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The second book is titled A Dream of Red Mansions, a comic book adaptation of the profound literary masterpiece that took China by storm in the 18th century. Through the bold, expressive style of Seraphina Lum’s art, we experience life in the shoes of the various members of the Jia Clan, a wealthy Chinese family. What is particularly intriguing is the fact that the family is a matriarchy, where women have the bigger say.

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the Beijinger, 2017

As the story progresses, we witness many of these women struggle with relationships, loss, family feuds, and ultimately forge their own path in life. Throughout various hardships, the characters display an admirable strength of will to remain true to themselves and their beliefs. It is no exaggeration, therefore, to say that the book is a veritable testament to the inner strength of women, and a celebration of their contribution to society.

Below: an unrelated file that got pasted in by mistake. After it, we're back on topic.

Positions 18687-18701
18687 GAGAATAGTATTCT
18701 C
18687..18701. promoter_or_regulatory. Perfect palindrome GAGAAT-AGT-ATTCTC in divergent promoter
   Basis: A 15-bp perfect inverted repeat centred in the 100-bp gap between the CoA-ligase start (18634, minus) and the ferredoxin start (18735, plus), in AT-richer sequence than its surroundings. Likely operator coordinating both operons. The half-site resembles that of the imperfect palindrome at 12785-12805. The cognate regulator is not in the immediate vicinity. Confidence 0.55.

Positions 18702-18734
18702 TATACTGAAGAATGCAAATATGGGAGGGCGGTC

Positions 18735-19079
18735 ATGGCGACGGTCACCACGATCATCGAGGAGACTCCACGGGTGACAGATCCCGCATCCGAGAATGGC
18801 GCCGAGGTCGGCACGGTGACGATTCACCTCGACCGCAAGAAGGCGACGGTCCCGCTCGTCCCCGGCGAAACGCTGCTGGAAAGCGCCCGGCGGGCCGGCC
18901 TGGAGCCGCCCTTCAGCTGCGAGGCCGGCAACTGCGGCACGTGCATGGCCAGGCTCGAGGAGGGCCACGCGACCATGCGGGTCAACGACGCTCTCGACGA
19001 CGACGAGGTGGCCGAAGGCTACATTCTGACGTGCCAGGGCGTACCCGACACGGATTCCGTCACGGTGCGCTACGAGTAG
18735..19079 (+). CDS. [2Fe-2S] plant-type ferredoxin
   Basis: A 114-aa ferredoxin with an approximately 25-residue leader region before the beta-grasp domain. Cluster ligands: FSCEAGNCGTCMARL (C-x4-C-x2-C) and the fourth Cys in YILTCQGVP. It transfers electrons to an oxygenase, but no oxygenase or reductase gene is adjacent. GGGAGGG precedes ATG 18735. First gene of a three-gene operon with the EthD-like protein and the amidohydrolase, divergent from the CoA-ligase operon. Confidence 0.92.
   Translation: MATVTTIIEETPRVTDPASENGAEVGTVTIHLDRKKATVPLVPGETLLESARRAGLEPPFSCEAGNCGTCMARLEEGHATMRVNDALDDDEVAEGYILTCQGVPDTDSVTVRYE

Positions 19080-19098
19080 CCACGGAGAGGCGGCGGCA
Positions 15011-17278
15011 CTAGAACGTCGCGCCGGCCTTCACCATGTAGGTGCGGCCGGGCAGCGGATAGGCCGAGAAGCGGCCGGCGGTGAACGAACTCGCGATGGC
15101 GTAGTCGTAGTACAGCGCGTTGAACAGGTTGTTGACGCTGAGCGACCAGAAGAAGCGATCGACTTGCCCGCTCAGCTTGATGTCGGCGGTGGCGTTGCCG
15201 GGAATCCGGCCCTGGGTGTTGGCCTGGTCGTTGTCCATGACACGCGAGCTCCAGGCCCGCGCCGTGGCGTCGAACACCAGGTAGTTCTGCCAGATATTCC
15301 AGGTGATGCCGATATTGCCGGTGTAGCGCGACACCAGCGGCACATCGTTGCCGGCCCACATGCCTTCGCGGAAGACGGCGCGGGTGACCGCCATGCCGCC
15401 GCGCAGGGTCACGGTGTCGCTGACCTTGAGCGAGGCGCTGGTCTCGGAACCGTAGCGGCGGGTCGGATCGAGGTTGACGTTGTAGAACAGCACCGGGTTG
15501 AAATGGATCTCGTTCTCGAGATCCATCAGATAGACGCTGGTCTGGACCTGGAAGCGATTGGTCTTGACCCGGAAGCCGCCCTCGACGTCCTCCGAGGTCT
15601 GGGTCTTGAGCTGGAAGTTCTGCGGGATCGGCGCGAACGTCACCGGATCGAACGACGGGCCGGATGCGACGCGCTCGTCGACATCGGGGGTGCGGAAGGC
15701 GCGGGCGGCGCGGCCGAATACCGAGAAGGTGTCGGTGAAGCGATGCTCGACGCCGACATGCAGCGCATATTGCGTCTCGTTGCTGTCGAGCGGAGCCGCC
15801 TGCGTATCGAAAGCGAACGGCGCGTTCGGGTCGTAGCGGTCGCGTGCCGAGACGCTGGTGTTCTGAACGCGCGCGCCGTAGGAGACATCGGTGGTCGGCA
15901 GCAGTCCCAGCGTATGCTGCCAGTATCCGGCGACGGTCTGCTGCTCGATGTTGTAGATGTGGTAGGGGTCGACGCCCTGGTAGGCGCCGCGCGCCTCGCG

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Untappd, 2019

Women have just as big a role in our society as men, regardless of the era. It is only right that we give them due credit for all that they have done, and perhaps try to understand better the struggles they face. For this purpose, look no further than Hua Mulan: Legendary Woman Warrior and A Dream of Red Mansions: the perfect reads for International Women’s Day.

Journey to the West: Vision, Perseverance, Teamwork

a review by Gan Siang Hong

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Asiapac Books, 2018